# Crochet Flamm’s Paraboloid

Yes, this is how I spend my free time.

Following on from my previous post about Schwarzschild Black Holes, I decided to crochet a little Flamm’s Paraboloid. This was not an easy task, as I had to fudge the numbers since crochet works in discrete stitches; you can’t have 3/7 of a stitch!

The general equation for Flamm’s paraboloid is as below, you can think of w and r as y and x on a graph:

And below is a graphical drawing of it, I’ve used r_s = 1, since 1 is nice and simple (you’ll notice how the curve also starts at r=1. Flamm’s paraboloid describes spacial curvature outside a black hole, so it would evidently start at the event horizon. Monkey brain didn’t realise that until later!)

Now this graph is 2D, but you can image if you rotated that line around the w axis it’d look like the colourful diagram at the top.

The drawing we’ve made has a variable gradient, which means we need to guesstimate and chop up the line in small segments. Crochet can’t account for infinitesimal changes in gradients, so we do the best we can!

### Creating The Pattern

I found points with equally spaced apart y values (so y=0, 0.5, 1, 1.5 etc) and noted their corresponding x coordinates. As the radius r is linearly correlated with the circumference, we can just take the x coordinates as they are and use them as a scale factor as we make more rows. Basically, when the r coordinate increases, the circumference increases by the same amount, which is useful for crochet as we’re just making a lot of circumferences stacked on top of each other.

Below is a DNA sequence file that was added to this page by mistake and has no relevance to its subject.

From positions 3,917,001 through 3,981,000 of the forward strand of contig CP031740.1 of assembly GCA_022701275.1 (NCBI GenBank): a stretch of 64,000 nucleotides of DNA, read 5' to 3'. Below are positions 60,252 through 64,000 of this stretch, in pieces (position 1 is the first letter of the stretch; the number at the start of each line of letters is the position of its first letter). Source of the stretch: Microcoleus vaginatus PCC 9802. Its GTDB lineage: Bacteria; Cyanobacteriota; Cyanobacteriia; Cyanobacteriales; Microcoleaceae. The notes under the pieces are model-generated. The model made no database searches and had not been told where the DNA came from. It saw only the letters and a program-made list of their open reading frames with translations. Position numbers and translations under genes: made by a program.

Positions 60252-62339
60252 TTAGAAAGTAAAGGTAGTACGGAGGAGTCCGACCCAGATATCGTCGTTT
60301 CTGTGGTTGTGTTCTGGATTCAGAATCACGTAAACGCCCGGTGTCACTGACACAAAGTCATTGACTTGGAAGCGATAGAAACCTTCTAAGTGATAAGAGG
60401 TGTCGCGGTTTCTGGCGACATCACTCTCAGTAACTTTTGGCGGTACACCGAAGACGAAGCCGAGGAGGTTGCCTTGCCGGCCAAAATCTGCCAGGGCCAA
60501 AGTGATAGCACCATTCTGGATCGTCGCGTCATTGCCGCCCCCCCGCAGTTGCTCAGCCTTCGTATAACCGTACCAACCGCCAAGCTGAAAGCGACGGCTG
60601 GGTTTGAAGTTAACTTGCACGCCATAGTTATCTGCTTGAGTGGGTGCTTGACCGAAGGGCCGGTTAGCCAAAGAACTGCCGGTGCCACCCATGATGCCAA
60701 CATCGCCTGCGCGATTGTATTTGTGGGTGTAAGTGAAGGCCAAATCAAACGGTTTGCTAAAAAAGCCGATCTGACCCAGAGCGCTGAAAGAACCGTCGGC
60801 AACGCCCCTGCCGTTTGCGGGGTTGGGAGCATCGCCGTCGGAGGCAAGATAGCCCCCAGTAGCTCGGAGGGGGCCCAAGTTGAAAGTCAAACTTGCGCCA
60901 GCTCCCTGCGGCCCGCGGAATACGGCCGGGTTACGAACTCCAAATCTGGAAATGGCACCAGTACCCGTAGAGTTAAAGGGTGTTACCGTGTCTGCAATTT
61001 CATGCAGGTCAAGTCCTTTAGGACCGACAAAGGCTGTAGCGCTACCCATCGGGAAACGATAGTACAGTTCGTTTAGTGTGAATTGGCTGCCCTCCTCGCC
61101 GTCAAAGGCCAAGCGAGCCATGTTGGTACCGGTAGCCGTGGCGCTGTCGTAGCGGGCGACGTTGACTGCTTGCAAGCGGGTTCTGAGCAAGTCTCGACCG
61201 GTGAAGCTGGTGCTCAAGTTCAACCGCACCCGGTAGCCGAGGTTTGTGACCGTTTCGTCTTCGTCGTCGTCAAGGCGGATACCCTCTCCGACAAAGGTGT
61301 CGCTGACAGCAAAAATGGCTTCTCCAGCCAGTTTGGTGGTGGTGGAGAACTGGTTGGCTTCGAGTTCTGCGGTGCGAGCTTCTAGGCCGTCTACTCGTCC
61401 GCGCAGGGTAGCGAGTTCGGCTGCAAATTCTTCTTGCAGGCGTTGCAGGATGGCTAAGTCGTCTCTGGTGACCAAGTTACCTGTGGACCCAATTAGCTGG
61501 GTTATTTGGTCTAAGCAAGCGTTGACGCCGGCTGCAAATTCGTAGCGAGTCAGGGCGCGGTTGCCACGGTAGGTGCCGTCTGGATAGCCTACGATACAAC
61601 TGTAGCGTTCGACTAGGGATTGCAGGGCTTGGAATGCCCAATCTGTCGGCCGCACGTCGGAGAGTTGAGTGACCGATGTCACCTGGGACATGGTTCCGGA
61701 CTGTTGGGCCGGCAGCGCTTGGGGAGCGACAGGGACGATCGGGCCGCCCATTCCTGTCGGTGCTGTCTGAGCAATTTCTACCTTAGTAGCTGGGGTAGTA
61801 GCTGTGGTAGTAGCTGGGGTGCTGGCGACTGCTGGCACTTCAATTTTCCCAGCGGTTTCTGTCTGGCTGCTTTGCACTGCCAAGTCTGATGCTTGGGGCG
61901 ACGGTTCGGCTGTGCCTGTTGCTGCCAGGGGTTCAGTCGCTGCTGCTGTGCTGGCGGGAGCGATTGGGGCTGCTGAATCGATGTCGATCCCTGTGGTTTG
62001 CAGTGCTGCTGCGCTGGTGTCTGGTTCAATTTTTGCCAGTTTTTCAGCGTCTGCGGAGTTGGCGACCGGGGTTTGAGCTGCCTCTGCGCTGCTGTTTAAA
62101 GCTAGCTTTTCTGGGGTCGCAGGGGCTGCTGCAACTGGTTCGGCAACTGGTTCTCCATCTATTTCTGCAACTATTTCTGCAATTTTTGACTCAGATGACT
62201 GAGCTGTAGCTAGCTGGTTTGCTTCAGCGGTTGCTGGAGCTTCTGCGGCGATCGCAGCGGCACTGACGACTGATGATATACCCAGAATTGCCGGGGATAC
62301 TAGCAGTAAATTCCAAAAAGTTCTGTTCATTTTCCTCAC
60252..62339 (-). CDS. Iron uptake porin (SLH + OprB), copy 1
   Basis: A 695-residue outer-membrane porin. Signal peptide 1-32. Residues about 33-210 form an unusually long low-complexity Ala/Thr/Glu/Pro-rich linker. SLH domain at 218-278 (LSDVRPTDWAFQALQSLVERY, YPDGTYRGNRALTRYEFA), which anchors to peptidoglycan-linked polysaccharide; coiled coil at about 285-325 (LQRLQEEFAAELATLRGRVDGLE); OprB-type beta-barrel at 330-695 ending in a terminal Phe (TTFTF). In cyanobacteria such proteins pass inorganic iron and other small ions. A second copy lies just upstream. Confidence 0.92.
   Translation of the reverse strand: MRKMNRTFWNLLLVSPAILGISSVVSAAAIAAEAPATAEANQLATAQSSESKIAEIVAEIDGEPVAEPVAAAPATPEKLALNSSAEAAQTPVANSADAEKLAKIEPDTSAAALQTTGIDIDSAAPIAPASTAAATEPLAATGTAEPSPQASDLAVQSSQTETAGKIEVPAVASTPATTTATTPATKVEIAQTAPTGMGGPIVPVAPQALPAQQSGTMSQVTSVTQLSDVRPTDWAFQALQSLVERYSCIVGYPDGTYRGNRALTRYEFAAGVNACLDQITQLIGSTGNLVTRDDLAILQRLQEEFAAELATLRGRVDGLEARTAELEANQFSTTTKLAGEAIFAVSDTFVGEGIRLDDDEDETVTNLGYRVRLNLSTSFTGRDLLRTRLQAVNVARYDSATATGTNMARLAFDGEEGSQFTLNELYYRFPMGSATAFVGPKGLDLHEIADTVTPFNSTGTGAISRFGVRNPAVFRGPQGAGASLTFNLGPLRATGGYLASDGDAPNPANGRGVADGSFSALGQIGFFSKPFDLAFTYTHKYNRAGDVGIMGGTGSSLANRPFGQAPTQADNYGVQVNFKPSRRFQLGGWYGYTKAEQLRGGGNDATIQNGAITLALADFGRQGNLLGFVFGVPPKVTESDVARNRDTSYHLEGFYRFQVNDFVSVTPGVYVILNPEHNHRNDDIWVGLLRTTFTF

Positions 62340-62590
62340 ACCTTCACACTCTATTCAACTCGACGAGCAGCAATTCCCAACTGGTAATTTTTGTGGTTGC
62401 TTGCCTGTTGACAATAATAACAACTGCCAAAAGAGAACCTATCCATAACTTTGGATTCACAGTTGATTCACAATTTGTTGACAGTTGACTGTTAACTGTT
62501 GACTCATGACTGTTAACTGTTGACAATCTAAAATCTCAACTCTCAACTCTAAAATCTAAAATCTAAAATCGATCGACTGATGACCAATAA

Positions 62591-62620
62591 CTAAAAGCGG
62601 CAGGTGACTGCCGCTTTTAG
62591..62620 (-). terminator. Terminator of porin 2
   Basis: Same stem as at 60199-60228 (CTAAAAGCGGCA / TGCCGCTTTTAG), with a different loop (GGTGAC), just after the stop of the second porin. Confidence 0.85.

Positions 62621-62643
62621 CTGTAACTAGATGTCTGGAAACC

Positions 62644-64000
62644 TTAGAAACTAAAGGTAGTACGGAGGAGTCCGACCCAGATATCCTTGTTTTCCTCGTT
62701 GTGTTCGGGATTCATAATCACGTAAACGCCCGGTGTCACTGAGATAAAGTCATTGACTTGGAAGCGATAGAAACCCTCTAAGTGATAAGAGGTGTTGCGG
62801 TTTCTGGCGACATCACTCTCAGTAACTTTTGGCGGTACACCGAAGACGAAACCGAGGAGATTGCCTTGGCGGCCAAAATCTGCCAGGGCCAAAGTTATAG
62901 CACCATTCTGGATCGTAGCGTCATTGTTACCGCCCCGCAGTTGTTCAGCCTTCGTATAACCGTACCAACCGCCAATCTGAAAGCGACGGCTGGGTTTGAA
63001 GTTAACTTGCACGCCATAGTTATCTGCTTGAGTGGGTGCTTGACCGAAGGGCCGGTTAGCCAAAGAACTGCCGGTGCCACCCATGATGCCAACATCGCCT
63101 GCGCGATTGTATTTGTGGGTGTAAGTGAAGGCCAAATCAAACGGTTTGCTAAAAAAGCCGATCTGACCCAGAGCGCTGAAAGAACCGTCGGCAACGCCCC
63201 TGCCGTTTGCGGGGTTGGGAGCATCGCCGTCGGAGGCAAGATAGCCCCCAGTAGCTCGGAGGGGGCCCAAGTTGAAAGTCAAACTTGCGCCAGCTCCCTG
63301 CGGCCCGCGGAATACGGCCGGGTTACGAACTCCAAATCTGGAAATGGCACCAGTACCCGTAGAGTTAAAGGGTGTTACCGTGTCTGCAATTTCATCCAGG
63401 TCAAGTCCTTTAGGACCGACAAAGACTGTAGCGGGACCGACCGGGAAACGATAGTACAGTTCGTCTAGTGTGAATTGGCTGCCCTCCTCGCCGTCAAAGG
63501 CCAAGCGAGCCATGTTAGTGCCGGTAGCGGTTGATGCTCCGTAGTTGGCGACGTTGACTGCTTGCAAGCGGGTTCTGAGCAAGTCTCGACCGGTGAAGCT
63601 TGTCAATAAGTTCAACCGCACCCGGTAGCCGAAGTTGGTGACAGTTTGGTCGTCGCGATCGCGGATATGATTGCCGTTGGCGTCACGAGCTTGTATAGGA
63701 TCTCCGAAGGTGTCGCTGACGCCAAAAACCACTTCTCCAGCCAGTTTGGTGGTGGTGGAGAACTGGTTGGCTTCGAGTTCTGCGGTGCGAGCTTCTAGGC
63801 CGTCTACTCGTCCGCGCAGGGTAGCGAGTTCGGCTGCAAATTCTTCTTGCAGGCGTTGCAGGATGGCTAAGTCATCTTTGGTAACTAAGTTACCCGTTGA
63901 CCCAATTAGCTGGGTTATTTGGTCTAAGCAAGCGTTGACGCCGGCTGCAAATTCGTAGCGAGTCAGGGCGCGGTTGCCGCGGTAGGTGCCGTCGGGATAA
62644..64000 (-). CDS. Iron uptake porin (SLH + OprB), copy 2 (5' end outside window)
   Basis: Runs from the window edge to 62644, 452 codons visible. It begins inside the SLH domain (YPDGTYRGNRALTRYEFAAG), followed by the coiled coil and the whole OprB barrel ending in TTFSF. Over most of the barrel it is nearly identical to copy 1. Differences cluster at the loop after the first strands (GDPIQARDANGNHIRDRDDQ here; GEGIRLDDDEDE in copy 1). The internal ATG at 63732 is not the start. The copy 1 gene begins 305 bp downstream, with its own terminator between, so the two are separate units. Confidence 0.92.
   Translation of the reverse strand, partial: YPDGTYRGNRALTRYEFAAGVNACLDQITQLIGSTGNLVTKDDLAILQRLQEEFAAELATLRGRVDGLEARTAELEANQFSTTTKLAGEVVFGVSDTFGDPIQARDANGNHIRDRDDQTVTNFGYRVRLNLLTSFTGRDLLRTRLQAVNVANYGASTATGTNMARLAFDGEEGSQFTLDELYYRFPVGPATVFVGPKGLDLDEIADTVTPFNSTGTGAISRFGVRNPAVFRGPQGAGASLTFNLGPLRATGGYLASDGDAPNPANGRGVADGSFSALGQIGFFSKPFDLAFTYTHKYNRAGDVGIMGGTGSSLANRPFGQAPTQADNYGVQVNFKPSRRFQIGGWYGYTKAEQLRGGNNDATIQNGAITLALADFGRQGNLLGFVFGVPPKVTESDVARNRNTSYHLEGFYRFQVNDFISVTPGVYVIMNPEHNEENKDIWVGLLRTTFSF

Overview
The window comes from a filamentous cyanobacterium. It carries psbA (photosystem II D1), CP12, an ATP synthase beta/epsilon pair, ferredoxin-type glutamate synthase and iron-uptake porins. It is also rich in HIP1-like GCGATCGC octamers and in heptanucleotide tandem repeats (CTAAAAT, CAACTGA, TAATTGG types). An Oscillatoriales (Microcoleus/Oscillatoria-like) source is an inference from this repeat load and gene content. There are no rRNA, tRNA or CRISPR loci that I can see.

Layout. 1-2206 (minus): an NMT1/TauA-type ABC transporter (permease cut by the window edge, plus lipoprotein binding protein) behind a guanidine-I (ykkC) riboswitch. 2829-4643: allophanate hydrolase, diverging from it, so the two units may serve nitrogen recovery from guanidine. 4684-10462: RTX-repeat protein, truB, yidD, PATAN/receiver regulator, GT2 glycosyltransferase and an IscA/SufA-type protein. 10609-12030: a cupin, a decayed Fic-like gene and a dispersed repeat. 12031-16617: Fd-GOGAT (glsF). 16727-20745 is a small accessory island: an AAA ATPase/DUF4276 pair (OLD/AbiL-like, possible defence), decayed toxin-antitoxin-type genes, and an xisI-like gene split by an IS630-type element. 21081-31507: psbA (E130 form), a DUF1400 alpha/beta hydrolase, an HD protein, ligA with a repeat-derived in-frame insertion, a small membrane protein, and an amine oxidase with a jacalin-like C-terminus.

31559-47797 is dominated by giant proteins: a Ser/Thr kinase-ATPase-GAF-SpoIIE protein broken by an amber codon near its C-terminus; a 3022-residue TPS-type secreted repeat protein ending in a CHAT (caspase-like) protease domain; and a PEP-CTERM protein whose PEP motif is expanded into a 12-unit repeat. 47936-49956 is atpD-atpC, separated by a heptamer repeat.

I will let 1 row = a y interval of 0.5. My r coordinates were as below:

• 1
• 1.063
• 1.25
• 1.563
• 2
• 2.563
• 3.25
• 4.062
• 5

To make a 3D item, I won’t just make 1 column of stitches. I will make 10 and join them in the round. Multiplying the above x coordinates by 10 and rounding them to the nearest integer will give me the amount of stitches I need per row:

• Row1: 10 stitches
• Row 2: 11
• Row 3: 13
• Row 4: 16
• Row 5: 20
• Row 6: 26
• Row 7: 33
• Row 8: 41
• Row 9: 50
• Row 10: 61

Interestingly enough, to get to row 2 I increase by 1, then to row 3 I increase by 2. Then 3, then 4, then… not 5? It seems that to make Flamm’s paraboloid I nee to increase my increases by 1 for each row, but I skip multiples of 5. For row 9 I increase by 9, but for row 10 I need to increase 11. Interesting!

## The Pattern

I will use half double crochet (hdc), but this pattern is customisable! The standard abbreviations apply here.

Foundation Round: I chained 10 and made a slip stitch into the first chain to join in the round.

Round 1: Chain 2, make 1 hdc in each chain, slip into the first hdc. (10)

Round 2: Chain 2, make 1 hdc in each of next 4 chains, make 2 hdc in next stitch, hdc in each of the rest of the stitches, slip into the first hdc. (11)

Round 3: Chain 2, make 2 hdc in next stitch, hdc in each of next 5 stitches, make 2 hdc in next stitch, hdc in each of the rest of the stitches, slip into the first hdc. (13)

Round 4: Chain 2, * make 2hdc in next stitch, hdc in each of next 3 stitches, * repeat 2 more times, slip into the first hdc. (16)

From now on make increases evenly spaced throughout the round.

Round 5: Chain 2, hdc in each stitch while making a total of 4 increases, slip into the first hdc. (20)

Round 6: Chain 2, hdc in each stitch while making a total of 6 increases, slip into the first hdc. (26)

Round 7: Chain 2, hdc in each stitch while making a total of 7 increases, slip into the first hdc. (33)

Round 8: Chain 2, hdc in each stitch while making a total of 8 increases, slip into the first hdc. (41)

Round 9: Chain 2, hdc in each stitch while making a total of 9 increases, slip into the first hdc. (50)

Round 10: Chain 2, hdc in each stitch while making a total of 11 increases, slip into the first hdc. (61)

You can keep on going as long as you want, but I stopped here. Below is the finished piece:

That was an interesting thing to learn about. Let me know how you found it, and feel free to give suggestions on what I could crochet next!